If you can’t find a support group that meets your needs, consider starting one of your own. It’s not a difficult thing to do. One simple way to do this is to invite several people you know to come to a meeting and encourage them to invite other friends as well. Setting it up with another person makes the process easier and more fun. There are many options for groups and there is no one “right way” for a group to be. The following ideas may help:
- When a group is always open to new members, it may be difficult to be closely connected to the other members and to share personal information. For this reason, the group may want to put restrictions around when people may come into the group. Group members can decide if the group will always be open to new members (an open group) or if it will accept members until a certain number of members has been reached or until a certain date and then no longer be open to new members (a closed group).
- Sometimes, groups get so big they become hard to manage. You may want to restrict your group to a certain number of participants. If a group is so big that not everyone gets a chance to speak and be supported, or if there are so many people in the group that people can’t get to know each other well, you may want to divide the group into smaller groups.
- Decide when you want to meet and for how long. Many support groups meet in the evening, but they can meet any time that is convenient for the members.
- Find a place to hold the meetings. Libraries, churches, schools, hospitals and health care agencies are good places to look for free space to use for support group meetings. If there is a charge for the space, you might have to ask group members to pay dues or to pay a certain amount each time they attend. If your group is small and is limited to a few people who know each other well, you may decide to hold the meetings in one person’s home or to take turns hosting the meeting.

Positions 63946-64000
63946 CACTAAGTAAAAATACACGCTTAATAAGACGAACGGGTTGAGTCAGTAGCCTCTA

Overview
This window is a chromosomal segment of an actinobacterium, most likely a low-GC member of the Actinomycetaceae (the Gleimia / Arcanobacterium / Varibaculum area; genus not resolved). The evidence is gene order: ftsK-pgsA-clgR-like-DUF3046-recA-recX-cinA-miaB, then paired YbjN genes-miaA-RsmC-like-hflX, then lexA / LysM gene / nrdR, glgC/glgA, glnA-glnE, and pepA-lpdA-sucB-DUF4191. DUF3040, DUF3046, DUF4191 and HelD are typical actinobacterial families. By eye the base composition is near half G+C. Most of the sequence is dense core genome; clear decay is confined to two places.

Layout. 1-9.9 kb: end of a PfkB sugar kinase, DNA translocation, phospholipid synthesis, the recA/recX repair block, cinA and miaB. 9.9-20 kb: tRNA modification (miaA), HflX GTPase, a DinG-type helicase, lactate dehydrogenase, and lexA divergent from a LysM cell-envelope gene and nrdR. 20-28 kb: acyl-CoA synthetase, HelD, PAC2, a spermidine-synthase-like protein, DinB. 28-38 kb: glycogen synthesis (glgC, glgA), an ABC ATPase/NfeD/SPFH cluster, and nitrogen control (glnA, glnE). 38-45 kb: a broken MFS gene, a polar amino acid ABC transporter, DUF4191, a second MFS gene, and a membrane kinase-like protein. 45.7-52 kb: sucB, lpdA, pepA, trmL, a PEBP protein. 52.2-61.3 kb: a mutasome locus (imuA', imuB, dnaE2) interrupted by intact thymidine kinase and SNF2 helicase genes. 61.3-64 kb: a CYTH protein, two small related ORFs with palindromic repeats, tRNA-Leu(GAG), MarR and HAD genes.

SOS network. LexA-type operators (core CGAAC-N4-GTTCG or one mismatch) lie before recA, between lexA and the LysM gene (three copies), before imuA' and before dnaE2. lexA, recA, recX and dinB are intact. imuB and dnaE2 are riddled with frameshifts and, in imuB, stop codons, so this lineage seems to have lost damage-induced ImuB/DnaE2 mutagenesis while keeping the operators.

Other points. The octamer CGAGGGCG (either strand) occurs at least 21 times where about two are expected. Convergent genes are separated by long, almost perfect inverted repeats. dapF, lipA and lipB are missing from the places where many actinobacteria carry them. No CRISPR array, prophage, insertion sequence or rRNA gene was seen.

- Depending on the kind of group you are starting, you may need to think about or discuss how you are going to get people to come to the group. You may want to:
- Ask each person who has worked on setting up the group to invite several friends or others he or she knows by personal invitation, phoning them, mailing them a note, or sending them an e-mail;
- Put a notice of the meetings in the local newspaper or newspapers;
- Ask your local radio station or stations to announce the group;
- Ask that the group be listed on your local community access television bulletin board; or
- Hang posters describing the group in places where interested people might congregate (for instance, if it is a group for people with a particular illness, you might put up posters in doctors’ offices and hospital waiting rooms).
Formats for support groups vary widely. The members of the support group decide how they want the meetings to be. If things don’t work well one way, the group can choose to do them another way.
Support Groups Are One Piece of a Plan
I hope this article has helped you to understand the value of support groups and given you information that will be helpful if you decide you want to be a member of a support group.
While I feel that the right support group is a valued addition to anyone’s life, please remember that it cannot be expected to meet all of your needs for support. A support group can be one part of your plan for wellness, but does not replace the need to maintain close connections with your family and friends, nor does it substitute for having people available with whom you can share the details of your daily life.
Mary Ellen Copeland, Ph.D. is an author, educator and mental health recovery advocate, as well as the developer of WRAP (Wellness Recovery Action Plan). To learn more about her books, such as the popular The Depression Workbook and Wellness Recovery Action Plan, her other writings, and WRAP, please visit her website, Mental Health Recovery and WRAP. Reprinted here with permission.